- On 19 November, Mr X wrote to the Council. He said the visit on 20 July was a complete shambles and he had asked the officer attending to ask the team manager to contact him. He says the social worker did not explain the charging information but insisted on Mr X signing for an assessment form. He also attended with an assistant without advising Mr X of this in advance.
- On 5 December, the Council wrote to Mr X advising that it was investigating his complaint under the adult social care complaints procedure. It said this meant it would send him a full response by 7 January at the latest but “all attempts will be made to send a response sooner”. Mr X replied asking the investigating manager to be mindful that his direct payments were suspended. The Council responded saying the manager would be aware as Mr X had stated this in his correspondence.
- On 16 December, Mr X wrote to the Council. He said he now understood the Council had assessed him as needing to make the maximum financial contribution. He said the Council had already financially assessed Mrs Y and as his direct payment was to support him as carer for Mrs Y, he should not be charged. He asked that the investigating manager be advised of this. Mr X did not get a response to this email and asked again.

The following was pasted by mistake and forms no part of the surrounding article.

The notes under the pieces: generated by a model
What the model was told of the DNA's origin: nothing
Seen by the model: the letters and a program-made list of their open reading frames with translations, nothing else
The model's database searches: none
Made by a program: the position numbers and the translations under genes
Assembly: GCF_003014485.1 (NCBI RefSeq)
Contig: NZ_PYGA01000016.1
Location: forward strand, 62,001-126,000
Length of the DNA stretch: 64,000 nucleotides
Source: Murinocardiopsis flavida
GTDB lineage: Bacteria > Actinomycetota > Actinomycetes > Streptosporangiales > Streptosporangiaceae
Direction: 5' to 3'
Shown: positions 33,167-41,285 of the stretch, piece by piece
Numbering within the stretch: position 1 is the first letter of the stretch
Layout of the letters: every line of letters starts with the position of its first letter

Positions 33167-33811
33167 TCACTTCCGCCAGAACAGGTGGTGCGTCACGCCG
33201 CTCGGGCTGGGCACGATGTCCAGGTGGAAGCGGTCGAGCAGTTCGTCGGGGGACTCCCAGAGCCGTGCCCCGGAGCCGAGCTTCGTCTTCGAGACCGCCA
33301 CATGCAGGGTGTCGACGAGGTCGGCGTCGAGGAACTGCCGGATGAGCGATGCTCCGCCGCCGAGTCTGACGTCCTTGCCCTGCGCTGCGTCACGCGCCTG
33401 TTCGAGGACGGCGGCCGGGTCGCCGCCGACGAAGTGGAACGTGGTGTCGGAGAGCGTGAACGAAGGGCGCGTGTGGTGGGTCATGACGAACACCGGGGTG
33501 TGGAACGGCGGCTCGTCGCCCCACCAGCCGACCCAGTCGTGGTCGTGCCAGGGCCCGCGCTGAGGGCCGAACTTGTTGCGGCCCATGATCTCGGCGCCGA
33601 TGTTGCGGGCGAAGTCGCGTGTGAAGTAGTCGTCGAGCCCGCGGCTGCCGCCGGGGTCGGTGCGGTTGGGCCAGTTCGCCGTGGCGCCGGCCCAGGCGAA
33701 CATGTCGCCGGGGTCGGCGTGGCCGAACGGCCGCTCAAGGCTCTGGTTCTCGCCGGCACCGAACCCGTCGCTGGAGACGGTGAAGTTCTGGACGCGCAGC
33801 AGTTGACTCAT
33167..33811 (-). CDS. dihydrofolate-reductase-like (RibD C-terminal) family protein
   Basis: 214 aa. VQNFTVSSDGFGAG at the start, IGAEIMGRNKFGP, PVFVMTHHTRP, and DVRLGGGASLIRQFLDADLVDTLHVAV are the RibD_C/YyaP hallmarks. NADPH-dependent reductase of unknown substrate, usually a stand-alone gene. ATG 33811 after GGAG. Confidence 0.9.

- On 4 January, the Council confirmed the investigating manager was looking into the issues Mr X had raised and said he could expect a full written response the following week.
- On 8 January 2019, the Council wrote to Mr X. It apologised for the lack of communication and said had overlooked responding to his letter. It also apologised that Mr X had felt intimidated and said it was normal practice for officers to discuss the charging policy so that everyone is aware. It explained that Mr X was advised to complete a financial assessment form in April 2018. It said the letter said that failing to do so could result in Mrs Y being charged the full amount for her services. Also that services would cease from 29 October if he did not complete the form and return to the Council.
- The Council says Mr X has not engaged with its requests to assess or review Mrs Y’s care and support needs or his own. Despite repeated requests it has been unable to complete an adequate assessment or review. It says Mr X has also not sent in the returns he is required to do to evidence the use of his direct payment. It says this means it does not know what Mr X has used the money for.